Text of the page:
Always New Mistakes

November 7, 2007

Some numbers on the Radiohead album

Filed under: Business — Tags: , , — Alex Barrera @ 3:01 pm

Yesterday, Comscore made a press release with some numbers on the Radiohead album experiment. The data is from the first 29 days of the experiment and is based on a sample of 2 million people. The percentage of people that payed for the album was 38% (worldwide), while the percentage of free downloads rose to 62%. This numbers leave behind the ones I posted on the bagels experiment, 62% of free downloads versus a 87% of free bagels. As I’ve said before, could this be due to Internet’s anonymous nature? I am beginning to think it has to do with a feeling of pre-visualization. People download the album for free, they play it for some days and if they like it, they buy it. So, it’s more of a quality-reward scheme. For me it’s like the shopping experience. You take several t-shirts, you first put them on, see how cute you are in them, and only if you look good, you’ll buy them.

Nevertheless I think Comscore’s numbers might be a little flawed. Most people I know have downloaded the album first, and after a while they’ve bought it. Because the sample only registers the first 29 days, it’s quite probable that some of the people’s downloads that are eventually counted in as free, would later become payed ones. This is specially true for the first period of any experiment, specially if there has been a great deal of fuzz around it. Right now I think the current rate of free downloads might be a little lower.

By the way, if you like the blog you can subscribe to it here.

UPDATE: As Mathew notes, Radiohead made a press release stating that comScore’s numbers are way innacuarate. Although they haven’t said what the real numbers are. I expect higher percentages of payed albums.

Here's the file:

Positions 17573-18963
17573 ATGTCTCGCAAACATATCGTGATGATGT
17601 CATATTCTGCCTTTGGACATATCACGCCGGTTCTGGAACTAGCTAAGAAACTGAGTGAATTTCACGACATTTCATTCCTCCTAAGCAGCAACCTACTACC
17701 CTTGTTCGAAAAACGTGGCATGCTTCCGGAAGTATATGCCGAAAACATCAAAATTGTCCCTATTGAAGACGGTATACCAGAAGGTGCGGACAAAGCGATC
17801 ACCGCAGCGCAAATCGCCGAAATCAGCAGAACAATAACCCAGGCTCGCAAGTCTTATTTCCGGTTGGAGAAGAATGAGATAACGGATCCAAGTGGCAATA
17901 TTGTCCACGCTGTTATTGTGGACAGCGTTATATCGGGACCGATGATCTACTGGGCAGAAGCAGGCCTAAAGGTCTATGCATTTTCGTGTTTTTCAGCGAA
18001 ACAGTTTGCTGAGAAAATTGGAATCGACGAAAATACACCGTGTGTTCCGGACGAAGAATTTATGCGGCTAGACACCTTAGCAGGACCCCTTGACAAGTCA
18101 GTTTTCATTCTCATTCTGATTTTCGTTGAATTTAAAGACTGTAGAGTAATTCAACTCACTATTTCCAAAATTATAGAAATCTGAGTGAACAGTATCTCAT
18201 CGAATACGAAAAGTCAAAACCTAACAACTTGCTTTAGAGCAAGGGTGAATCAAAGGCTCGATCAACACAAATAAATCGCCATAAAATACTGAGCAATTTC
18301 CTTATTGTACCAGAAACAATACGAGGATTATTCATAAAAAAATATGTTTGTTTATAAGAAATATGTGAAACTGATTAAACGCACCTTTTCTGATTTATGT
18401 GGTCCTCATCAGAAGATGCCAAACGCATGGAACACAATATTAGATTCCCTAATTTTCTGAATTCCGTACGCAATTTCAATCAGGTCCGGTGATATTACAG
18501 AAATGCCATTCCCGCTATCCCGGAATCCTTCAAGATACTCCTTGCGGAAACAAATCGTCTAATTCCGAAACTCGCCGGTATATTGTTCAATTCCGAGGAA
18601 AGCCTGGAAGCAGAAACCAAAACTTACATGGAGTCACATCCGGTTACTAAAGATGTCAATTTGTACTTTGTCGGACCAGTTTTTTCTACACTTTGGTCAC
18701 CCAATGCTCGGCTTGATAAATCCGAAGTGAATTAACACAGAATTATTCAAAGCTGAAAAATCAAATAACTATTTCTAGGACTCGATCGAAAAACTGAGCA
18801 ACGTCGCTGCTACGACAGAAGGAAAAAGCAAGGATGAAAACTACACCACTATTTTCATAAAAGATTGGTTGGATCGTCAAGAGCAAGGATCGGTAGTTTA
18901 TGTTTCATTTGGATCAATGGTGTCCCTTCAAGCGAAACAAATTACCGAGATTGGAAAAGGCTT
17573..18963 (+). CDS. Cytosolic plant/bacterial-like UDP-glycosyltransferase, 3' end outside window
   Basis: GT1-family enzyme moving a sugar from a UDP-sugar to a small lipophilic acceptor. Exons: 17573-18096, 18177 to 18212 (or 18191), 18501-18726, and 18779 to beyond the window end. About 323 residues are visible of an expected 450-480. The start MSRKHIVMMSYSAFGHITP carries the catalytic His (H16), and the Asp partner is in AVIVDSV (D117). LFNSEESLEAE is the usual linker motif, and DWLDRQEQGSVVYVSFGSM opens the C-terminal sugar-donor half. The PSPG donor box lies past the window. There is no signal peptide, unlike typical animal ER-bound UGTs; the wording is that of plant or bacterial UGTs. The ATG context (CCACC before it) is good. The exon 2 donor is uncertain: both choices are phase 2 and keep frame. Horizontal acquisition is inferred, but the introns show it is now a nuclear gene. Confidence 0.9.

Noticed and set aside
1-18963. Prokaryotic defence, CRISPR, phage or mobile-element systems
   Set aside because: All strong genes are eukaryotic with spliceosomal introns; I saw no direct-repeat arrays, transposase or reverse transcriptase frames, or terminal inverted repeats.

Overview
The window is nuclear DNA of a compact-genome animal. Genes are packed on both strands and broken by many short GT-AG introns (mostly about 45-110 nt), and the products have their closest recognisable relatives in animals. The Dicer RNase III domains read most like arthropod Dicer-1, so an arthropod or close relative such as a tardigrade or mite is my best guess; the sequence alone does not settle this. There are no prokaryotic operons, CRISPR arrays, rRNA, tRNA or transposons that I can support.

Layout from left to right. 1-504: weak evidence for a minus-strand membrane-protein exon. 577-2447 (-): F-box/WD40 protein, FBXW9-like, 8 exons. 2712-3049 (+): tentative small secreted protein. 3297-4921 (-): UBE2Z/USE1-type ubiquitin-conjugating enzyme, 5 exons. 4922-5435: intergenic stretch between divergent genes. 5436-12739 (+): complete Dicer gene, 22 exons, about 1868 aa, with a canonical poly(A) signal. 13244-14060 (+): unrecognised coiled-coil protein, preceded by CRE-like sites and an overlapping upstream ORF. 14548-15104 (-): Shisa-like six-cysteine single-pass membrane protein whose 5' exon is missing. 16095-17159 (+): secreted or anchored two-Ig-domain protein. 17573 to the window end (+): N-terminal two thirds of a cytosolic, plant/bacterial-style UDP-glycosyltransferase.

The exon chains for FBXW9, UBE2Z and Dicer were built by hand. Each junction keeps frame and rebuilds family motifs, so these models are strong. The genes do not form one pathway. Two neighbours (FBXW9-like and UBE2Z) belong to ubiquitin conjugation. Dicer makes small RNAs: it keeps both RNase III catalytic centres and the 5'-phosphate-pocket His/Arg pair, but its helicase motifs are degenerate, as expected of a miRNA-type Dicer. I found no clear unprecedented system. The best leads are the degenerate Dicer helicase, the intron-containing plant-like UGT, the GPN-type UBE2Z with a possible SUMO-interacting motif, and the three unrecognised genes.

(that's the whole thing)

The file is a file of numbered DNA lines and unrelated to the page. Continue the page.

Image credit: wikipedia.org

UPDATE2: As I suspected,  Thom Yorke said very recently: “In terms of digital income, we’ve made more money out of this record than out of all the other Radiohead albums put together, forever.

About these ads

2 Comments »

  1. I really think Comscore’s people didn’t consider that case… the people that we first download the album, and when we like it, then we go and pay for it (that’s what I did).

    I don’t remember if they force you to download the album when the payment was done… If they don’t… then Comscore numbers may not be wrong…

    Comment by Ajo — November 7, 2007 @ 8:35 pm

  2. I just updated the post with some new information. It seems we where right about comScore’s numbers. Still waiting for some real data.

    Comment by alexbarrera — November 15, 2007 @ 4:27 pm


RSS feed for comments on this post. TrackBack URI

Leave a Reply

Fill in your details below or click an icon to log in:

WordPress.com Logo

You are commenting using your WordPress.com account. Log Out / Change )

Twitter picture

You are commenting using your Twitter account. Log Out / Change )

Facebook photo

You are commenting using your Facebook account. Log Out / Change )

Google+ photo

You are commenting using your Google+ account. Log Out / Change )

Connecting to %s

The Silver is the New Black Theme. Create a free website or blog at WordPress.com.

Follow

Get every new post delivered to your Inbox.

%d bloggers like this: